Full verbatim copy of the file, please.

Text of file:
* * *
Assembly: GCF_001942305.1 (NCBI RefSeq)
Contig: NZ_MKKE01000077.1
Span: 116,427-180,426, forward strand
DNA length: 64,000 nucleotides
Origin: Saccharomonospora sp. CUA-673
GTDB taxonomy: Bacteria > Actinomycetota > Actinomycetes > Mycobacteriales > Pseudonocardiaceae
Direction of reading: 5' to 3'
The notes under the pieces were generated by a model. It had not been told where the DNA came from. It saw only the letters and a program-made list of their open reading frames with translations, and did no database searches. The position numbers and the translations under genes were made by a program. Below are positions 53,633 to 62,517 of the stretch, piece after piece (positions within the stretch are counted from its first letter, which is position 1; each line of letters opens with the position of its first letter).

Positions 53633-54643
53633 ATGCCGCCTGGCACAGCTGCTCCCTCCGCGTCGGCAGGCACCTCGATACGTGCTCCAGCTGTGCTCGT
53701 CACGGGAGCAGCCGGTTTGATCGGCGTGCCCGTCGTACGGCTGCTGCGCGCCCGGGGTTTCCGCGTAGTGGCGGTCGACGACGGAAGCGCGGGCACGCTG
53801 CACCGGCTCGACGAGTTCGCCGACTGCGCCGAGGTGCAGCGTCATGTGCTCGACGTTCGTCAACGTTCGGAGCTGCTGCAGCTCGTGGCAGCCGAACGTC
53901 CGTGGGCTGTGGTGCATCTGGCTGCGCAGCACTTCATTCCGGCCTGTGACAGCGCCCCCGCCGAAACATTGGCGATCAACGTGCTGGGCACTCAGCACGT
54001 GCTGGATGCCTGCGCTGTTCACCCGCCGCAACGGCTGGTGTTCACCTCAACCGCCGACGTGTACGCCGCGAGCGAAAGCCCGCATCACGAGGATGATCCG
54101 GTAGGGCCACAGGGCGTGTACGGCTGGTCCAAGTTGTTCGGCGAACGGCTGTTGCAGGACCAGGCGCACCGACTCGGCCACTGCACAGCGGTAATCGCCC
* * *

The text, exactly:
Assembly: GCF_001942305.1 (NCBI RefSeq)
Contig: NZ_MKKE01000077.1
Span: 116,427-180,426, forward strand
DNA length: 64,000 nucleotides
Origin: Saccharomonospora sp. CUA-673
GTDB taxonomy: Bacteria > Actinomycetota > Actinomycetes > Mycobacteriales > Pseudonocardiaceae
Direction of reading: 5' to 3'
The notes under the pieces were generated by a model. It had not been told where the DNA came from. It saw only the letters and a program-made list of their open reading frames with translations, and did no database searches. The position numbers and the translations under genes were made by a program. Below are positions 53,633 to 62,517 of the stretch, piece after piece (positions within the stretch are counted from its first letter, which is position 1; each line of letters opens with the position of its first letter).

Positions 53633-54643
53633 ATGCCGCCTGGCACAGCTGCTCCCTCCGCGTCGGCAGGCACCTCGATACGTGCTCCAGCTGTGCTCGT
53701 CACGGGAGCAGCCGGTTTGATCGGCGTGCCCGTCGTACGGCTGCTGCGCGCCCGGGGTTTCCGCGTAGTGGCGGTCGACGACGGAAGCGCGGGCACGCTG
53801 CACCGGCTCGACGAGTTCGCCGACTGCGCCGAGGTGCAGCGTCATGTGCTCGACGTTCGTCAACGTTCGGAGCTGCTGCAGCTCGTGGCAGCCGAACGTC
53901 CGTGGGCTGTGGTGCATCTGGCTGCGCAGCACTTCATTCCGGCCTGTGACAGCGCCCCCGCCGAAACATTGGCGATCAACGTGCTGGGCACTCAGCACGT
54001 GCTGGATGCCTGCGCTGTTCACCCGCCGCAACGGCTGGTGTTCACCTCAACCGCCGACGTGTACGCCGCGAGCGAAAGCCCGCATCACGAGGATGATCCG
54101 GTAGGGCCACAGGGCGTGTACGGCTGGTCCAAGTTGTTCGGCGAACGGCTGTTGCAGGACCAGGCGCACCGACTCGGCCACTGCACAGCGGTAATCGCCC